If you are considering building an extension to your property, you may think that it is simply a matter of getting planning permission and finding a builder. A recent case shows, however, how important covenants affecting property can be in determining whether developments of any kind can go ahead.
The case involved an upmarket housing estate called Heron Island, which is near Reading. The estate is adjacent to the Thames. One of the homeowners wanted to build a three storey extension to his property that would have partially obscured the view of the river for some of his neighbours. The neighbours objected to the planning application. The planning inspector&rsquos opinion was that whilst there would be some loss of view for one household, this did not result in a material diminution in living standards. There is no general right in law to a view. The planning application was granted on appeal.
The objectors then used a different line of attack. The properties were conveyed with a covenant prohibiting owners from doing anything which would constitute a ‘nuisance or annoyance’ to the other owners on the estate. One owner in particular argued that he put great store on his river views, which would be greatly curtailed by the extension. Also, the windows in one aspect of the development would interfere with his privacy. Other owners gave evidence that their views of the river would be partially obscured.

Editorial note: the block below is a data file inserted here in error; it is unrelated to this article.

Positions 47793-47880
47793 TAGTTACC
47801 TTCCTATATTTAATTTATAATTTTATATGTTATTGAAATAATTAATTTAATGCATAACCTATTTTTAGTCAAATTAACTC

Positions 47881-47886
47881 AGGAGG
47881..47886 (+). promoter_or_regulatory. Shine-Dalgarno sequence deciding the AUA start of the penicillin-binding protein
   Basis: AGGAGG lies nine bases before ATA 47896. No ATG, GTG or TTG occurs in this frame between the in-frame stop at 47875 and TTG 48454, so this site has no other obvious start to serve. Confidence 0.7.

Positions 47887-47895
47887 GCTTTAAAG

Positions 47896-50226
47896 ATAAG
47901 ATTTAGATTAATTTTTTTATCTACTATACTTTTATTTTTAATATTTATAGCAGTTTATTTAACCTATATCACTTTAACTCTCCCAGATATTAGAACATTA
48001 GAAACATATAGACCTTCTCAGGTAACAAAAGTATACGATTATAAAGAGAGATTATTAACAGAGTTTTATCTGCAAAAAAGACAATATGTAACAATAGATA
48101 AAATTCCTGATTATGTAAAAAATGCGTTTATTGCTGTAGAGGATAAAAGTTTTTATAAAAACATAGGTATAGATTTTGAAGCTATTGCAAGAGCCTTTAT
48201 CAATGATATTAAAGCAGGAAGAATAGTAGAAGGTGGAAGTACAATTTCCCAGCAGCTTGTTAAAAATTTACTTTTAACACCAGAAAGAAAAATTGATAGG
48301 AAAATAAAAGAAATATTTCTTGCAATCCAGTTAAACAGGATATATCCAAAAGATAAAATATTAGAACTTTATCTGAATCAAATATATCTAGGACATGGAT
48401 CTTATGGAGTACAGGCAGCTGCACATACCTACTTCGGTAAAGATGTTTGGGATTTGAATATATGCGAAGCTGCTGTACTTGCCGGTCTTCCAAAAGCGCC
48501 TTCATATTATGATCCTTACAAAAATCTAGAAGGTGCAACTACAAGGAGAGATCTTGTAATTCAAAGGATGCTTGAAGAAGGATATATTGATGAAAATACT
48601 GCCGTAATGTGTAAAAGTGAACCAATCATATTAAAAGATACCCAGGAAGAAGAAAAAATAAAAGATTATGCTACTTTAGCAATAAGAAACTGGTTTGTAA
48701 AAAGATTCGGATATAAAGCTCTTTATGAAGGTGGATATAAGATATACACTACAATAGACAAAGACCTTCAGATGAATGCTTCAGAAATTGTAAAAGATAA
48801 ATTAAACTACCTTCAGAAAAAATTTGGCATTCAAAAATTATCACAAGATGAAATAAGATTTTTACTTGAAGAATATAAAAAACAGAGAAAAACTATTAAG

One of the more interesting aspects of this case was that the obstruction of the view was minor. However, the judge, who visited the estate and had the benefit of seeing computer-generated evidence, had to decide the question ‘would reasonable people, having regard to the ordinary use of their houses for pleasurable enjoyment, be annoyed and aggrieved by the extension?’ On that basis, he concluded, “In my view the three storey red brick extension would trouble the minds of the ordinary sensible English inhabitant of any of those three houses and in those circumstances it does constitute an annoyance within the meaning of the covenant.”
If you are concerned about the effect that a planned development in your neighbourhood may have on you, contact us for advice.